Millennial consumers pose an interesting challenge for food retailers in that their desires, like those of all generations, are an amalgam of how old they are and the times in which they live. In some ways, their desires echo those of Boomers when they were young adults — except that millennials came of age in an era of rampant technology and mobility, and during a recession that hit them harder than most.
Their goals are not especially unique: They want to build careers, spend time with friends and travel. But millennial shopping and eating behaviors are exceptional, and as the largest generation since the Boomers, their choices have a big impact on overall consumer trends.
In that way, they are a sort of barometer for future consumer behavior and warrant retailers’ close attention. It’s worth knowing, for example, that millennials shop all channels and tend to go most regularly to stores in close proximity. (read more…)
Datassential, The Hale Group release early results from the operator purchasing impact report
When Sysco and US Foods announced plans to merge late last year, the news sent shockwaves through the industry — they are, after all, the top two foodservice distributors in the U.S., respectively. If approved, the merger will create a combined company with an estimated $65 billion in annual sales.
But what does the proposed merger mean for players throughout the industry? And how will it affect operator purchasing decisions — Sysco alone reports approximately 425,000 customers. In order to understand the far-reaching effects of the proposed merger, Datassential worked with leading industry consulting firm The Hale Group to create a series of three reports focusing on who operators buy from, what they buy, and why they buy in order to understand which operators will be impacted most and how they will alter their behavior.
According to early data from the first report in the series, which focuses on current purchasing behavior and operator expectations, operators are generally optimistic about the proposed merger. (read more…)
People often speak of Alice Waters as a leading light in the trend toward fresh, less processed food. Utilizing her now-famous restaurant Chez Panisse as a springboard, Waters pioneered — and politicized — a new way of thinking about food that chose as its motif the romance of an imagined, premodern past. “So successful was her recipe for authentic food that the values she braided together into Chez Panisse’s winning formula — fresh, local, seasonal, sustainable, traditional and simple — now seem inseparable,” Emma Marris observes in Slate.
At first glance, the spoils of Waters’ victory can be found in many thousands of food trucks and farmers markets, and the millions of consumers demanding that their canned beans be local, whatever that means.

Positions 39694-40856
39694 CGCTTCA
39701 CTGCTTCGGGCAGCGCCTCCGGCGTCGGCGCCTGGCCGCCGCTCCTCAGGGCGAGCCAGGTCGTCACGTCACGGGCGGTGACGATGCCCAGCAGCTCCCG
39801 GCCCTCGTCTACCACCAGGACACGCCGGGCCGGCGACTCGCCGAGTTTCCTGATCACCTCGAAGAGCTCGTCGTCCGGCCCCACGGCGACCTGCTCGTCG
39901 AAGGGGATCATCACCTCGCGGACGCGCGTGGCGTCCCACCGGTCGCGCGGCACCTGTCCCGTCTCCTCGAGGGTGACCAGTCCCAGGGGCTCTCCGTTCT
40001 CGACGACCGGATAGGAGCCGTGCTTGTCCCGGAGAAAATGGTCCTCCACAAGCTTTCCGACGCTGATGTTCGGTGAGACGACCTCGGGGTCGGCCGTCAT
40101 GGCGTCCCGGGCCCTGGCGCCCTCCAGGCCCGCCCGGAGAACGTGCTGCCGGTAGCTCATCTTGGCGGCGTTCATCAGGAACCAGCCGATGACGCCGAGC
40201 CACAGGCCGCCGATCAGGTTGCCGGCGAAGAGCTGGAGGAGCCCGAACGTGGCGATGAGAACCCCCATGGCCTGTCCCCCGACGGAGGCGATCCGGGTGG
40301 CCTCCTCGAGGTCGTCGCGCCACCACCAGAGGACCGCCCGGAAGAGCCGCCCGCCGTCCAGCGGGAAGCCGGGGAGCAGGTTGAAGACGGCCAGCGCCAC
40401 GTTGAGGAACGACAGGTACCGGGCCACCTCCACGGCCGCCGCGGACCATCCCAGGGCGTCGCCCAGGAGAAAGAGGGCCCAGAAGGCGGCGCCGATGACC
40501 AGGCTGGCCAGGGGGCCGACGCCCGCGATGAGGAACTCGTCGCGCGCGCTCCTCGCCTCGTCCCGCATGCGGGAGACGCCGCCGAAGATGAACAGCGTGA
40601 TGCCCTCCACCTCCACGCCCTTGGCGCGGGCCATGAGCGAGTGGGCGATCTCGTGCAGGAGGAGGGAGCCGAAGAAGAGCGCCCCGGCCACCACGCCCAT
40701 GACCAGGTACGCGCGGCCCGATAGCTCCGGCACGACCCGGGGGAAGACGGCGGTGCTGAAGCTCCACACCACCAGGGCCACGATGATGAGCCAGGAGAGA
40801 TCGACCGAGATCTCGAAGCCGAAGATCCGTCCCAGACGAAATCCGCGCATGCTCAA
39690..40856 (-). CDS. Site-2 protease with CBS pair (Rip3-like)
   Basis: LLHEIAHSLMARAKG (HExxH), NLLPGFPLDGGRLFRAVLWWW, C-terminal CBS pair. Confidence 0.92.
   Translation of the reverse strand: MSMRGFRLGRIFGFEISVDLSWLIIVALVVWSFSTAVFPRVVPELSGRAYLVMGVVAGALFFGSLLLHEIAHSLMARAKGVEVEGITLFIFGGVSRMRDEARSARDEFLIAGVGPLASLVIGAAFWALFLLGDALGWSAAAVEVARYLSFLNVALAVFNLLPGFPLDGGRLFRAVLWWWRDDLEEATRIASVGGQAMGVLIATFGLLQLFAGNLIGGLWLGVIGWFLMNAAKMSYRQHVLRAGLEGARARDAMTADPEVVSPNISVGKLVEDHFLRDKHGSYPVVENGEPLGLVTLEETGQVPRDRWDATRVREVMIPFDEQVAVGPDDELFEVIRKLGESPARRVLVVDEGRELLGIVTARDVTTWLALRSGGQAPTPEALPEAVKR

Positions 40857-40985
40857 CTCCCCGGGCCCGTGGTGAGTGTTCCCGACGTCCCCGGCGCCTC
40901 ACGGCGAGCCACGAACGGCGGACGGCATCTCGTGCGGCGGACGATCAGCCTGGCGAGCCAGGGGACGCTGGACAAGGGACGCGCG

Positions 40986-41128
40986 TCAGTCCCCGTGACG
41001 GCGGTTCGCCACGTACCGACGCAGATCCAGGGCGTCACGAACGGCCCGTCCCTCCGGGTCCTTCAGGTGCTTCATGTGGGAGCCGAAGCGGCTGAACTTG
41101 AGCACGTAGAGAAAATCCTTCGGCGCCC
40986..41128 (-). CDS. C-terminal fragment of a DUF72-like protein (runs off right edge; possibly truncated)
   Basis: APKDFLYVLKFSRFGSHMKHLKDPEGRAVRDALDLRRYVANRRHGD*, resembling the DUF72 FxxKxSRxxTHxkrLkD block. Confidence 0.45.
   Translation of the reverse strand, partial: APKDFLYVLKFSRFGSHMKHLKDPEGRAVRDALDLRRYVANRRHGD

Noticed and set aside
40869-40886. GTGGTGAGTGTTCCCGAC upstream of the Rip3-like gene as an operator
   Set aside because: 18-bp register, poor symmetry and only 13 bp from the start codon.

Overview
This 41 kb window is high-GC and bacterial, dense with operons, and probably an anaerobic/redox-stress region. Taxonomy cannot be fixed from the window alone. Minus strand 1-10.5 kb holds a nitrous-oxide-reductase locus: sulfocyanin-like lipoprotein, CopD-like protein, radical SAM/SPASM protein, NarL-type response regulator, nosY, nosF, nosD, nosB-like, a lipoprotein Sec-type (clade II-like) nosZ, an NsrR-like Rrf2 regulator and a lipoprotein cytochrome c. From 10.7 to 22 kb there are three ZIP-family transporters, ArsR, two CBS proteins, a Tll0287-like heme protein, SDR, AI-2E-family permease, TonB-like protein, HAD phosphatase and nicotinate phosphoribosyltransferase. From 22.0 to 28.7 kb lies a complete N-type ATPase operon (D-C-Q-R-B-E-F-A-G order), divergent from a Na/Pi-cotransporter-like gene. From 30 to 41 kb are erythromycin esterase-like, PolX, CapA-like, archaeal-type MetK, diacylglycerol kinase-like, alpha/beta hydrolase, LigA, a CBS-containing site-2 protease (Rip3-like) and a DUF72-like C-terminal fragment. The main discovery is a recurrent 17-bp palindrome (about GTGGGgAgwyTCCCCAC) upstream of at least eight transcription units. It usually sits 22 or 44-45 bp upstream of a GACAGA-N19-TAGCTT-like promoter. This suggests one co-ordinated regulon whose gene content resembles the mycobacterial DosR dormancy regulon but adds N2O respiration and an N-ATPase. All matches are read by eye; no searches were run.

But are consumers putting these ideas into practice in the way Waters intended? We love our farmers markets, but are we there to trace the relationship of our food to its source, or do we just like to wander in the sunshine buying groovy-colored honey? (read more…)
Supply chain issues and traceability are hot topics across the food industry, from manufacturers to retailers to restaurants, and more efforts are being made to improve the supply chain and, ultimately, make food safer for consumers. Initiatives including the U.N. Global Compact and BSR’s traceability guide and GS1 US’s Retail Grocery Initiative highlight issues such as sustainability and visibility, but there is an additional concern for certain members of the food industry who have to consider things like refrigerated trucks and melting points — those who work with frozen foods and refrigerated supply chains.
The biggest challenge when it comes to working through the supply chain of refrigerated and frozen foods is managing supply and demand, according to Peter Riccio, vice president of milk procurement and internal farms for Horizon Organic.
Because milk supply fluctuates based on several factors including cows’ environments, health, feed and farms, those factors can’t always be controlled, he said. (read more…)
Despite the fact that women are underrepresented in leadership, organizations that hire more women leaders perform better than those that don’t, and companies in the consumer packaged goods industry are starting to take notice, according to the Women 2020 report from the Network of Executive Women. The report says that a diverse workforce helps foster innovative environments at CPG companies, and female leaders from Walgreen, PepsiCo, Kraft and Wal-Mart talked about the challenges they face and how their companies work to foster women leaders last week during a panel at FMI Connect.
Melissa Donaldson, director of diversity networks and communications at Walgreen, Trish Lukasik, senior vice president of PepsiCo Sales, Regenia Stein, NEW secretary and former Kraft Executive, and Kaitlin Wolfe, a regional director of operations for Wal-Mart, talked about the unconscious biases that women face in the workforce, including the “mom penalty,” career planning and appearance.
“I think it’s so critical that we understand what women face in business and that women help other women,” Wolfe said. (read more…)